— Records Los Super Seven record in March 1998 with Joel Guzman, Flaco Jimenez, Rick Trevino, Freddy Fender, Rubin Ramos, Doug Sahm, Augie Myers, and three members of Los Lobos. Appears on Conan O'Brien again. The Los Super Seven record earns Joe a Grammy Award.

 

— Records Live at Antone’s  over two nights in Jan. 1999. On stage with Joe for the recording are Jesse Taylor, Lloyd Maines, Joel Guzman, Teye, Gary Hermann, and Rafael O’Malley Gayol. The album is released on Rounder Records in early 1999. Works with writers Joe Sears and Kimmie Rhodes in theater production Hillbilly Heaven. Works with Dwight Yoakum in ill-fated western South of Heaven, West of Hell. 

 

— In July of 1999 Joe begins writing novel, Super Reverb, in Cody, WY while working on Hillbilly Heaven. Plays private party with Los Super Seven for Julia Roberts at her ranch. Writes more songs with Flatlanders and begin work on new Rounder Album. Records fourth Austin City Limits performance.

 

2000s

 

— In 2000,  the Flatlanders embark on their first ever Tour of the USA. Record new songs with Flatlanders. Continued work on novel. 

 

— Also in 2000, he records the I-10 Chronicles with various artists including members of the Buena Vista Social Club. He returns to play Willie Nelson’s Fourth of July Picnic and tours ten cities with Dixie Chicks. Joe also joins Bruce Springsteen and the E Street Band on stage in Austin to sing “All Just To Get To You.” Records 12 CD's of spoken word material gathered from Journals written while years on the road.

 

— In 2001 the Flatlanders continue touring and playing new songs never recorded. Recorded ‘Blue Wind Blew’ for Townes Van Zandt Tribute album. Joe finishes his first novel in July in Talequah, OK. He continues writing more songs with Jimmie Dale and Butch for the Flatlanders, and first rehearsal tapes. Began recording new Rounder Record. The Flatlanders make first appearance on David Letterman Show.

 

— Was asked to play benefit for World Trade Center Victims at Count Basie Theater in Red Bank, NJ. Organized by Gary Talent of the E Street band, guests included Phoebe Snow, John Bon Jovi, Joan Jett, Geraldo Rivera and Bruce Springsteen. The concert and local broadcast(the State of New Jersey) earned over a million dollars.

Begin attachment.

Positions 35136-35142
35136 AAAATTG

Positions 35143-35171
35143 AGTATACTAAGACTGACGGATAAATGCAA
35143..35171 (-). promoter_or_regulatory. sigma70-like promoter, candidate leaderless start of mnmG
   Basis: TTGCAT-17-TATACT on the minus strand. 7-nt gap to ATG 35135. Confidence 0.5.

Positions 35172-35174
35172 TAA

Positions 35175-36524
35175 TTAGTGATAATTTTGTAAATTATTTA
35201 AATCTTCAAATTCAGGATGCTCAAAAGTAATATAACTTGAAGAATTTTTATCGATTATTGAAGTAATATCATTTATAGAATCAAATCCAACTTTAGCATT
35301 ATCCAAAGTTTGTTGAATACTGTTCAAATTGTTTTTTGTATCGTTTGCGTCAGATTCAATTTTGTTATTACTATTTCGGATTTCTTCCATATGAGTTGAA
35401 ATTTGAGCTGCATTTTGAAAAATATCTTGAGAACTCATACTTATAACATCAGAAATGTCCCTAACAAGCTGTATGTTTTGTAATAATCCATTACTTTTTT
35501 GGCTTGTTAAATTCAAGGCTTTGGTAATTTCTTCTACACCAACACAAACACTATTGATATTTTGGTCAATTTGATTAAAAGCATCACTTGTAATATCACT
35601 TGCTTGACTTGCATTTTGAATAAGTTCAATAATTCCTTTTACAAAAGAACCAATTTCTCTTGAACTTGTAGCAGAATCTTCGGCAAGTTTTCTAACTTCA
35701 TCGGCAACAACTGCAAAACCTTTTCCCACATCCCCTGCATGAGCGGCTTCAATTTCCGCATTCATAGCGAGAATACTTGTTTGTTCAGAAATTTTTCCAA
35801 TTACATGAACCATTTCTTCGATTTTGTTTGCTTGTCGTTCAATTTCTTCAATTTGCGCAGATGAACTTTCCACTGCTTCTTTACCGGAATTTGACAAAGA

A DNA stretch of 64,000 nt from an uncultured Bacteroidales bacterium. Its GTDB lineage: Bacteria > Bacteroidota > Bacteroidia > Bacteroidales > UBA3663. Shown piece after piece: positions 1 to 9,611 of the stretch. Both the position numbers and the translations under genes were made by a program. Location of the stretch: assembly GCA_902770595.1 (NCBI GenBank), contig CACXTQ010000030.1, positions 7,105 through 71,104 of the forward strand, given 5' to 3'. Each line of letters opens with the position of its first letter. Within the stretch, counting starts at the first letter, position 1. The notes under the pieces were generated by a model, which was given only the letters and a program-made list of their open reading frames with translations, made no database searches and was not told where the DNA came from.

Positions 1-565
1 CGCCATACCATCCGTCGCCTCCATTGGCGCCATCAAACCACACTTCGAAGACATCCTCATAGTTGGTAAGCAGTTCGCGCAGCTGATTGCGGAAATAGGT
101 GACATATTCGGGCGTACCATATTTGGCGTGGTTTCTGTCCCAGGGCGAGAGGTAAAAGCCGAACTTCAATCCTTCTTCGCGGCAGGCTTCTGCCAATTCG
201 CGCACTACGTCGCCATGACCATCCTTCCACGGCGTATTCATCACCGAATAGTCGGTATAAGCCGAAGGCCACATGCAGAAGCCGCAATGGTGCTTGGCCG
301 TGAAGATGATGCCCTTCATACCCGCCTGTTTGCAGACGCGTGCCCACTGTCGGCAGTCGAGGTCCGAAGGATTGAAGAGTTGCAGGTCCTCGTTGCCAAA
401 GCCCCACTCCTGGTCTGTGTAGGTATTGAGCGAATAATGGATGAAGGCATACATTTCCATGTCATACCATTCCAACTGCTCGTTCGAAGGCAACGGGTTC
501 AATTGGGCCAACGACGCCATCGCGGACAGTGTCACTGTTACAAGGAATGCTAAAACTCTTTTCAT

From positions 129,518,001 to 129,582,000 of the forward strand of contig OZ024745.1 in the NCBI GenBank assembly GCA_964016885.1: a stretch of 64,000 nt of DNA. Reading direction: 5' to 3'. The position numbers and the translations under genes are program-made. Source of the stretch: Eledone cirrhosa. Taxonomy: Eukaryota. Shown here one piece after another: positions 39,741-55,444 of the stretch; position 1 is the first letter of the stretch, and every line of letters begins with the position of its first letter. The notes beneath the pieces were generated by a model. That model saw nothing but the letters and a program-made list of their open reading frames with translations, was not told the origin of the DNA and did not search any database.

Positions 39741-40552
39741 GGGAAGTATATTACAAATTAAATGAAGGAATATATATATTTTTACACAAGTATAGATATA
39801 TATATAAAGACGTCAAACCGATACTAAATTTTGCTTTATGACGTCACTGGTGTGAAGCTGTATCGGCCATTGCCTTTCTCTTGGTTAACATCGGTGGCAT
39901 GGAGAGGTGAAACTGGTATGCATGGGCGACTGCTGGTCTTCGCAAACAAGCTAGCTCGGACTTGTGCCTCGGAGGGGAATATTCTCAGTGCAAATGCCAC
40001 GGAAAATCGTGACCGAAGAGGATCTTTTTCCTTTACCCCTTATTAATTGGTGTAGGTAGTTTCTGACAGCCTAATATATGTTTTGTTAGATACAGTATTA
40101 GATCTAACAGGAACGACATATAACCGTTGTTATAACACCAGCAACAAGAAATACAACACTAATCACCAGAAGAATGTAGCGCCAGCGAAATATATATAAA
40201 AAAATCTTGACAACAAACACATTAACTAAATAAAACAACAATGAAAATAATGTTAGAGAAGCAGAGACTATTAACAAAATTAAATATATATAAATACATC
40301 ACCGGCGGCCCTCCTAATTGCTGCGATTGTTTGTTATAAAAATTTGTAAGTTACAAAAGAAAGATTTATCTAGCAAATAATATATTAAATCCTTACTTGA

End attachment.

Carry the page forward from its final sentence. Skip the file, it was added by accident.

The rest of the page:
— Finishes recording with Flatlanders at end of 2001. Continues work on solo record, Streets of Sin. Does short piece as Bruce Willis' limo driver in Barry Tubb film, Grand Champion. Also appearing in the film are Julia Roberts, Joey Lauren Adams, Jacob Fisher, Emma Roberts, Buck Taylor, Natalie Maines, George Strait, Robert Earl Keen, and Charlie Robison.

 

— Flatlander record, Now Again, released April 2002. A 70 City Tour begins. Repeat appearance on David Letterman Show, makes first appearance on Don Imus in the Morning. The record stays at number one on the Americana Charts for 15 weeks. Finish tour with shows in England, Scotland and Ireland.

 

— Completes tracks and mixes for Streets of Sin (originally called Torn from the Road) in early 2003.

 

— The 4 Horsemen Tour, Lyle Lovett, John Hiatt, Joe Ely and Guy Clark kicks off 2003 with 18 shows.

 

— Tours with Streets of Sin. Stays at number one on the Americana Chart for 9 weeks. 20-city tour begins with Joel Guzman covering the solos.  Each tour collides with the next.

 

— Joe records Bruce Springsteen’s “Working on the Highway” for the CD Light of Day (a tribute to Bruce Springsteen) and Joe also participates in the recording of  Old Plank Road (The Chieftains and Friends).